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Lactobacillus plantarum 299v Supplementation Improves Vascular Endothelial Function and Reduces Inflammatory Biomarkers in Men With Stable Coronary Artery Disease. Circ Res 2018 10 12;123(9):1091-1102

Date

10/26/2018

Pubmed ID

30355158

Pubmed Central ID

PMC6205737

DOI

10.1161/CIRCRESAHA.118.313565

Scopus ID

2-s2.0-85055600525   19 Citations

Abstract

RATIONALE: A strong association has emerged between the gut microbiome and atherosclerotic disease. Our recent data suggest Lactobacillus plantarum 299v (Lp299v) supplementation reduces infarct size in male rats. Limited human data are available on the impact of Lp299v on the vasculature.

OBJECTIVE: To determine whether oral Lp299v supplementation improves vascular endothelial function and reduces systemic inflammation in humans with stable coronary artery disease (CAD).

METHODS AND RESULTS: Twenty men with stable CAD consumed a drink containing Lp299v (20 billion CFU) once daily for 6 weeks. After a 4-week washout, subjects were given an option of additionally participating in a 10-day study of oral liquid vancomycin (250 mg QID). Vascular endothelial function was measured by brachial artery flow-mediated dilation. Before and after Lp299v, plasma short-chain fatty acids, trimethylamine oxide, and adipokine levels were measured. Additional plasma samples underwent unbiased metabolomic analyses using liquid chromatography/mass spectroscopy. 16S rRNA sequencing was used to determine changes of the stool microbiome. Arterioles from patients with CAD were obtained, and endothelium-dependent vasodilation was measured by video microscopy after intraluminal incubation with plasma from Lp299v study subjects. Lp299v supplementation improved brachial flow-mediated dilation ( P=0.008) without significant changes in plasma cholesterol profiles, fasting glucose, or body mass index. Vancomycin did not impact flow-mediated dilation. Lp299v supplementation decreased circulating levels of IL (interleukin)-8 ( P=0.01), IL-12 ( P=0.02), and leptin ( P=0.0007) but did not significantly change plasma trimethylamine oxide concentrations ( P=0.27). Plasma propionate ( P=0.004) increased, whereas acetate levels decreased ( P=0.03). Post-Lp299v plasma improved endothelium-dependent vasodilation in resistance arteries from patients with CAD ( P=0.02).16S rRNA analysis showed the Lactobacillus genus was enriched in postprobiotic stool samples without other changes.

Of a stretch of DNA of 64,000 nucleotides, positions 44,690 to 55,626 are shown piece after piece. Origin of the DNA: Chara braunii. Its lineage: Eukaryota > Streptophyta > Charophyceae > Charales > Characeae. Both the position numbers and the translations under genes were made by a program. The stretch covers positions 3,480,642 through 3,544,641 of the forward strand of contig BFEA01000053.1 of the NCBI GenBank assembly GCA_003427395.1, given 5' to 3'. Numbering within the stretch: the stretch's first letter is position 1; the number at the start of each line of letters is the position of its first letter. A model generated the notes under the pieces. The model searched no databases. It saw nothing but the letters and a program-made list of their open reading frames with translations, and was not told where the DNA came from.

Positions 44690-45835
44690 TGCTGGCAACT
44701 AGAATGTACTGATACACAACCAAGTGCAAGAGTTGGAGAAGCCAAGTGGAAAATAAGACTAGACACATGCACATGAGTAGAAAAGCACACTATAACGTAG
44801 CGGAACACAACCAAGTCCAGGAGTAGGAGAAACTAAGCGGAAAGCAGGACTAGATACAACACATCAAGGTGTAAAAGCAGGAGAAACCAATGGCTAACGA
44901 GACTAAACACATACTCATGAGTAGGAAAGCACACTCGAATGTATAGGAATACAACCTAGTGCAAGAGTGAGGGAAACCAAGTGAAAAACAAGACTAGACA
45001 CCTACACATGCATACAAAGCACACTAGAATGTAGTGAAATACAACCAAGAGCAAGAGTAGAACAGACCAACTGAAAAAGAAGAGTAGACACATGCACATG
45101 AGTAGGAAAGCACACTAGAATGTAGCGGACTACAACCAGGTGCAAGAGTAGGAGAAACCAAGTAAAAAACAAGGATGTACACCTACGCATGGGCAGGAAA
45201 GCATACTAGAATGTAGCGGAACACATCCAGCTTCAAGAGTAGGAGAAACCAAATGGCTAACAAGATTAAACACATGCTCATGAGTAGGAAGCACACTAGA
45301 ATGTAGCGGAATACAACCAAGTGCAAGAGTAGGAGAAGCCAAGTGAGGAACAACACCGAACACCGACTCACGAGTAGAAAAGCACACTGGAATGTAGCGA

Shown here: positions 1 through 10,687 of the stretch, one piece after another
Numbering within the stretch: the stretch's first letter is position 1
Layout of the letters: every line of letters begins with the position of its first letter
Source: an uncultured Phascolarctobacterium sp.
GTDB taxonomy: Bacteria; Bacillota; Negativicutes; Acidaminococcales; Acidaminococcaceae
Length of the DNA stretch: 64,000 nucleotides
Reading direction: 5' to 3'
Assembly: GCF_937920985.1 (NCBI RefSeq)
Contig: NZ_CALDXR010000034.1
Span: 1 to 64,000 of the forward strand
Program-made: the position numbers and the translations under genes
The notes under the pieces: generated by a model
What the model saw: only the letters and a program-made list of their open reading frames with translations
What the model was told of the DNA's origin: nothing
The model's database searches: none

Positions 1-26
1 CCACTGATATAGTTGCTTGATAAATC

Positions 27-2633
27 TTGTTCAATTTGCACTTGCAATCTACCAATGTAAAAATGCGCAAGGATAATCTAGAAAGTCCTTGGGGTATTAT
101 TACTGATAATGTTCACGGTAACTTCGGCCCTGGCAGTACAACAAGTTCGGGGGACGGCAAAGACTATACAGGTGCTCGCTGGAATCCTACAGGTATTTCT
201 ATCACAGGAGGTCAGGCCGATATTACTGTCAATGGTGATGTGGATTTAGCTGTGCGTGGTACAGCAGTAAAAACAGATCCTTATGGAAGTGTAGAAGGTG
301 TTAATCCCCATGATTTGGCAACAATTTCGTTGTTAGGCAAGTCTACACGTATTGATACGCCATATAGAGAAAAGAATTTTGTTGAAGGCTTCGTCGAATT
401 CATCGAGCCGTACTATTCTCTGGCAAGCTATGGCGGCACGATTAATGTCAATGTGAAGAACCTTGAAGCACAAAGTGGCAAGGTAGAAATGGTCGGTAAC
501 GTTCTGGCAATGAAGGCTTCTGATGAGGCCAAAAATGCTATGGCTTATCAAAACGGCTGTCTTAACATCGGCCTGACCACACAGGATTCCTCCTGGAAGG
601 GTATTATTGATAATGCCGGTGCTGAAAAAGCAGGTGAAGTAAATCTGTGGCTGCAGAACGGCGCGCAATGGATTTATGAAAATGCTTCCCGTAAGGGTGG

CONCLUSIONS: Lp299v improved vascular endothelial function and decreased systemic inflammation in men with CAD, independent of changes in traditional risk factors and trimethylamine oxide. Circulating gut-derived metabolites likely account for these improvements and merit further study.

CLINICAL TRIAL REGISTRATION: URL: http://www.clinicaltrials.gov . Unique identifier: NCT01952834.

Author List

Malik M, Suboc TM, Tyagi S, Salzman N, Wang J, Ying R, Tanner MJ, Kakarla M, Baker JE, Widlansky ME

Authors

John E. Baker PhD Professor in the Surgery department at Medical College of Wisconsin
Nita H. Salzman MD, PhD Professor in the Pediatrics department at Medical College of Wisconsin
Michael E. Widlansky MD Associate Director, Professor in the Medicine department at Medical College of Wisconsin




MESH terms used to index this publication - Major topics in bold

Adipokines
Adult
Aged
Biomarkers
Coronary Artery Disease
Cytokines
Endothelium, Vascular
Fatty Acids
Feces
Gastrointestinal Microbiome
Humans
Inflammation Mediators
Lactobacillus plantarum
Male
Methylamines
Middle Aged
Pilot Projects
Probiotics
Time Factors
Treatment Outcome
Vasodilation
jenkins-FCD Prod-482 91ad8a360b6da540234915ea01ff80e38bfdb40a